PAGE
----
Appellate Judge James A. Stewart is going barefoot. He doesn't want to destroy cyanobacteria.
"To find life in Canyonlands, you have to search for it."
Chances are, you've never thought about the cyanobacteria destroyed by each footstep off the path at a national park. However, scientists at Canyonlands National Park in Utah have, and they're looking for ways to save those little guys, as well as the mites and tadpole shrimp that live in potholes. "A single footprint can wipe out several hundred years of growth," the narration says during Canyonlands, a National Geographic Channel look at the park and the work of researchers inside it.
The park is, as you'd guess, a lot of canyons. Theories as to the formation of the Upheaval Dome, one of the park's landmarks, include the squeezing of a giant toothpaste tube of salt. Since this is the most interesting scientific theory I've heard in a while, I'll go with it, especially when it's introduced through a neat animated graphic. Canyonlands has a few of those, but it mostly consists of footage shot while following photographers and experts on their tasks, which include studies of bighorn sheep, the flaking pigment on ancient rock wall "art galleries," and an abandoned cowboy camp.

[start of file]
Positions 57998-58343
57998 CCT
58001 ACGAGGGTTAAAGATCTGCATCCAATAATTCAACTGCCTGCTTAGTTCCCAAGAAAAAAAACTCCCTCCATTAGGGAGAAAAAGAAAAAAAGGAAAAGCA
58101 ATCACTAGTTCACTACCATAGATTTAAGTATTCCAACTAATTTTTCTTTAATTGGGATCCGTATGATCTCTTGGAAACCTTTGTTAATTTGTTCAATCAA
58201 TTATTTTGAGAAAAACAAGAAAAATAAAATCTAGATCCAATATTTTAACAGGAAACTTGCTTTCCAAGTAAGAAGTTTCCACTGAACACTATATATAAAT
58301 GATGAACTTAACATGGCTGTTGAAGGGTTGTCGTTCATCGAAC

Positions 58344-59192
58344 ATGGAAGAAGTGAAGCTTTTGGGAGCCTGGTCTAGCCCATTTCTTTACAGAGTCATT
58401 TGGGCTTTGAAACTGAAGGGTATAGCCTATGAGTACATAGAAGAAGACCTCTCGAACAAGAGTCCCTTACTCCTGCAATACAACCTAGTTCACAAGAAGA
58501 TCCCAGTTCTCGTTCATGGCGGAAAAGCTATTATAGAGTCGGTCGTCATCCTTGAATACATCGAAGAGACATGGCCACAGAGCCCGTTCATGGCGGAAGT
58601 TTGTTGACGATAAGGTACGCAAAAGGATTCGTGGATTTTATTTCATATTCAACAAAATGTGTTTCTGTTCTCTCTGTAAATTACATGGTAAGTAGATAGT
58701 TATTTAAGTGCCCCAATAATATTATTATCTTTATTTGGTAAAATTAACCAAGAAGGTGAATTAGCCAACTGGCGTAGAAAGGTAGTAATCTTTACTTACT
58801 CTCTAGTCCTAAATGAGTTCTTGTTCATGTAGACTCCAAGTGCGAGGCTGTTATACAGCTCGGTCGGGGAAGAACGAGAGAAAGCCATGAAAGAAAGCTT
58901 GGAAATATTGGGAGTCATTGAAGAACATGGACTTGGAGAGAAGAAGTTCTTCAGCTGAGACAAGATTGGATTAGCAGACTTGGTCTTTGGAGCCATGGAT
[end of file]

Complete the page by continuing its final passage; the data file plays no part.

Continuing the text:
As you'd expect for a recent special from National Geographic Channel, the picture and cinematography are excellent, making the park look like so much more than just a pile of rocks. Extras include two segments from Wild Chronicles, a TV series produced by National Geographic. These concern the tracking of Colorado mountain lions, and Spring at the Yellowstone River.
I liked Canyonlands, but the 50-minute documentary is too short, especially for $24.95. It doesn't leave time for much on the history of the park, concentrating on the modern-day scientists instead of providing a larger portrait. Extras more closely related to the main documentary topic would have made for a more valuable viewing package.
Canyonlands isn't guilty, but National Geographic should give DVD buyers more for their money.
Give us your feedback!
What's "fair"? Whether positive or negative, our reviews should be unbiased, informative, and critique the material on its own merits.
Scales of Justice
Studio: National Geographic
• Bonus Segments
Review content copyright © 2010 James A. Stewart; Site design and review layout copyright © 2013 Verdict Partners LLC. All rights reserved.